Russian dancer and choreographer Leonid Massine (1896–1979) was a pioneer of modern ballet. His choreography, characterized by angular movement and rhythmically complex footwork, often caused controversy, as did his use of symphonic music. He was an early influence on Ninette de Valois and Frederick Ashton.
Massine was born Leonid Miasin in Moscow. He trained at the Bolshoi Theatre School and in 1913 joined the Ballets Russes, where he studied with Enrico Cecchetti. He made his choreographic debut in 1915 with Le Soleil de nuit; subsequent works included Les Femmes de bonne humeur, Parade (with Satie and Picasso), Le Tricorne (with De Falla and Picasso), La Boutique fantasque, Le Chant du Rossignol (with Stravinsky and Matisse), Pulcinella (with Stravinsky and Picasso), Le Pas d’Acier (with Prokofiev) and Ode. He left the Ballets Russes 1920–25, during which time he toured to South America and Scotland, established a dance school attended by Ashton and created works for Les Soirées de Paris. He joined Ballets Russes de Monte Carlo in 1932 and in 1933 created his first symphonic ballet, Les Présages to Tchaikovsky’s Fifth. This was followed by Choreartium (Brahms’s Fourth), Symphonie fantastique, Seventh Symphony (Beethoven), Rouge et noir (Shostakovich’s First) and Harold in Italy (Berlioz’s Second). In 1937 he became artistic director of the Ballet Russe de Monte Carlo, for which his works included Gaîté Parisienne (later filmed for Hollywood) and Saint Francis. Late work included the role of Shoemaker in the film The Red Shoes, for which he created his own choreography, and Laude Evangelii, Bouquet and Parisiana.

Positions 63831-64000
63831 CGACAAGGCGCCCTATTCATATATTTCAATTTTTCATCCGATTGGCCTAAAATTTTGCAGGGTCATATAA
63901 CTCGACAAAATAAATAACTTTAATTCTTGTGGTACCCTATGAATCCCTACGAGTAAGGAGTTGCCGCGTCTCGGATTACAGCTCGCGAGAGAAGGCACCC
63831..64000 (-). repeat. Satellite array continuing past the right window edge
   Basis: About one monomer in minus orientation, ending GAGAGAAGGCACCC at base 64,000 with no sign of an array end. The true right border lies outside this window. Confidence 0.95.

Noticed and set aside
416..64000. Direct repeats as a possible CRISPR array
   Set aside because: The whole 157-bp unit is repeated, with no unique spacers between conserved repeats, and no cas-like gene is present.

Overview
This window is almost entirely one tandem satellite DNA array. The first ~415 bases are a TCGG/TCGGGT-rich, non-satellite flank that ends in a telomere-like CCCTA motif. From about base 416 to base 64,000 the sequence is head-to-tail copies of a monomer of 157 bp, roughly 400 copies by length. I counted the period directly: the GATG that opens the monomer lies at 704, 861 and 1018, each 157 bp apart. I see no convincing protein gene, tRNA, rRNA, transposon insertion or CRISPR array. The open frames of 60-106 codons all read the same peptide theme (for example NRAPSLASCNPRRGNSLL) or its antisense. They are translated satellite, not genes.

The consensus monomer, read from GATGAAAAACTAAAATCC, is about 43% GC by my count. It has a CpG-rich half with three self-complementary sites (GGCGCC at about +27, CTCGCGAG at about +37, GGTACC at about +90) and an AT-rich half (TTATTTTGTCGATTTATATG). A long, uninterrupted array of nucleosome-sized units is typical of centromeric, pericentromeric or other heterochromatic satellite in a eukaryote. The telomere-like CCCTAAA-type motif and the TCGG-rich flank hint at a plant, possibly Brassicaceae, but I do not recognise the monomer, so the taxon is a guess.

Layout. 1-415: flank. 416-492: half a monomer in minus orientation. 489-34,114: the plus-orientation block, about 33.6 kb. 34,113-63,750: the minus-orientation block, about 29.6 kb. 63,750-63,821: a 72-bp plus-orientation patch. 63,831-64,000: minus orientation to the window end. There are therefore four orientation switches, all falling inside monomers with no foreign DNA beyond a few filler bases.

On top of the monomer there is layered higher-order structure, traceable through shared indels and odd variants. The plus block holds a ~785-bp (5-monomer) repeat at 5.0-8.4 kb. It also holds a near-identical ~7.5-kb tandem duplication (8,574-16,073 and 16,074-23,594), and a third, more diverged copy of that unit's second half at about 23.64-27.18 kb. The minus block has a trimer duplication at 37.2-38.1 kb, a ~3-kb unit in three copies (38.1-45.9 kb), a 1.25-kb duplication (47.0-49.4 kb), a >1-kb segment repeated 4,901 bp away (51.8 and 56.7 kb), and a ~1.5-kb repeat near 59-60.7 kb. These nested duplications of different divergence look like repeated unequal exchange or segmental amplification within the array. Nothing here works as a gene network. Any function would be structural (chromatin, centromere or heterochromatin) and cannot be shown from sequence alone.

Massine had an interest in the analysis of dance throughout his life, and promoted the teaching of choreography at The Royal Ballet Upper School. His books include Massine on Choreography (1976), in which he uses his own form of dance notation, and the autobiography My Life in Ballet (1968).
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